Technicolor tale of honor and romance. This drama from 1942 was directed by Oscar-winner William A. Wellman, and features stunning aerial photography, that was highly advanced for the time. John Sutton stars as Peter Stackhouse, a British aviophobe who is nonetheless determined to become a pilot. Stackhouse's resolution comes from his desire to serve his country, and his strength is recognized by Steve Britt (Preston Foster), who becomes his patient teacher. The two men's bond is tested, however, when they both fall for the same girl (Gene Tierney). Written by
Though little remembered today and garnering only the briefest of mentions in Gene Tierney's own "Self-Portrait" autobiography, 1942's "Thunder Birds," the actress' ninth film, is assuredly deserving of a greater renown. In this one, Gene plays Kay Saunders, the granddaughter of an Arizona ranch owner whose property is adjacent to the U.S. Army flying school known as Thunderbird Field (at which the picture was partially filmed). Kay's life itself is thrown up in the air when her old flame, flying ace Steve Britt (played with an appealing mix of heart and toughness by Preston Foster), decides to become a civilian instructor at the school. It is made even more problematic when she falls in love with Peter Stackhouse (hunky John Sutton, who had been featured in Gene's second film, "Hudson's Bay"), a British doctor with a fear of heights who is determined to become a pilot under Britt's instruction. Thus, the "eternal triangle" is formed again, while Stackhouse learns that it might be easier to master his Stearman PT-17 biwing than his own physical and emotional responses....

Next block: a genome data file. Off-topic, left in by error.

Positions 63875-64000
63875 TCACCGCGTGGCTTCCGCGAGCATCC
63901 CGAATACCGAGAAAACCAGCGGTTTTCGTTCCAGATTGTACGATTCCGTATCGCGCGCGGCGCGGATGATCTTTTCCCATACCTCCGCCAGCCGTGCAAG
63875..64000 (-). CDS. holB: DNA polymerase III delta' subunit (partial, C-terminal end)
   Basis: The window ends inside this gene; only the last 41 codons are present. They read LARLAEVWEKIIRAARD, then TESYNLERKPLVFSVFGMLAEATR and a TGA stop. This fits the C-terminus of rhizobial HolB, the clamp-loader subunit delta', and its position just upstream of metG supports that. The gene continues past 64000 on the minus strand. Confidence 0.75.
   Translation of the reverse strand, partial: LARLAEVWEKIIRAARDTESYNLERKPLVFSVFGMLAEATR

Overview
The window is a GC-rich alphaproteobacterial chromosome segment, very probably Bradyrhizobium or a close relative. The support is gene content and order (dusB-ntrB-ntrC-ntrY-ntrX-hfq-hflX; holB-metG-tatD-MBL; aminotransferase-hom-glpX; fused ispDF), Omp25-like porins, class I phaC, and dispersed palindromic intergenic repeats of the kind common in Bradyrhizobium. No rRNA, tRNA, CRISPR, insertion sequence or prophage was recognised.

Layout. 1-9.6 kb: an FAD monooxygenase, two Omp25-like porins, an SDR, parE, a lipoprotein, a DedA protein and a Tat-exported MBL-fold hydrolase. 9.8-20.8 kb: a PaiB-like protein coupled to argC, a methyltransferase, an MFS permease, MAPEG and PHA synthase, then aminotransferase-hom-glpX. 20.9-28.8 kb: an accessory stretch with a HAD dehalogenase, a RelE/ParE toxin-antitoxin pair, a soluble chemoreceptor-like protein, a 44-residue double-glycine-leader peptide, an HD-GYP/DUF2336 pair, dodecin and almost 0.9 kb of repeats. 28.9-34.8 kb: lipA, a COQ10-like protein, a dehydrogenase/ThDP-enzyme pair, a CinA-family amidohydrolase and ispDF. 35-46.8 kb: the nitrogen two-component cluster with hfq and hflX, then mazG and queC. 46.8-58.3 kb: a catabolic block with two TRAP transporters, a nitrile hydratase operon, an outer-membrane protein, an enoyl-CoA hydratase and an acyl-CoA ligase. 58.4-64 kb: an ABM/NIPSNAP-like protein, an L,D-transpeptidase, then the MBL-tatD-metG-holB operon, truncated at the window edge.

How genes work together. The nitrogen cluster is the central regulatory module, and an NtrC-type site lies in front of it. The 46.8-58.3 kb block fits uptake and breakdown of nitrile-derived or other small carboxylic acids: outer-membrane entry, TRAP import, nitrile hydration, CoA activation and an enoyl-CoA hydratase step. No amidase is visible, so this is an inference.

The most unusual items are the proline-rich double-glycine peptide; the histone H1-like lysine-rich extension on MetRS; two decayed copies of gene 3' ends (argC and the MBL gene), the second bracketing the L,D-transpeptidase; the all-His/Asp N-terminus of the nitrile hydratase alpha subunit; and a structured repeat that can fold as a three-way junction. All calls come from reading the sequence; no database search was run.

Very much a product of its time and surely a live-action poster ad for our brave young men who would one day win WW2 for the Allies (although, back in 1942, that outcome, it must be remembered, was far from certain), "Thunder Birds" yet offers some very real pleasures for the audience of today. Shot in supersaturated Technicolor, the film looks marvelous, and features some truly eye-popping aerial cinematography. William A. Wellman, a veteran of WW1's Lafayette Escadrille who would go on to become a stunt pilot before embarking on a filmmaking career, was of course the perfect director to bring this film in for a safe landing. He had previously worked on such high-flying adventures as 1927's "Wings" (the first Oscar winner for Best Picture) and the almost-impossible-to-see "Central Airport," and would go on to direct the John Wayne pictures "Island in the Sky" and "The High and the Mighty," as well as his final film, 1958's "Lafayette Escadrille" (AND, parenthetically, the 1948 Tierney vehicle "The Iron Curtain"). Besides the eye-popping nature of the aerial cinematography, "Thunder Birds" features still another eye-popping aspect, and that is Gene Tierney herself, who has rarely looked more beautiful on screen. Gene made 20 films in the 1940s, and of those 20, only five were in color: "The Return of Frank James" (her first), "Belle Starr," "Thunder Birds," "Heaven Can Wait" and "Leave Her to Heaven," and other than "Leave Her to Heaven" (in which, gorgeous as she is, she is yet eclipsed, IMHO, by the vision that is Jeanne Crain), I have never seen her look more ravishing than here. Just look at her bathing in an outdoor water tank, her mouth still painted with bright-red lipstick; simply stunning! And Wellman, wisely, gives the 22-year-old Tierney any number of luminous close-ups; absolute heaven for all fans of the beloved actress. Throw in a compact story line (the whole film runs only 78 minutes) and fine supporting work from such wonderful character actors as Dame May Witty, Jack Holt, Richard Haydn and Reginald Denny and you've got yourself quite an entertaining package indeed; surely more than just some rah-rah wartime propaganda! This is a highly entertaining, time-capsule tribute to some very brave young men as well as to the beauty and talent of one very special actress: Miss Gene Tierney.
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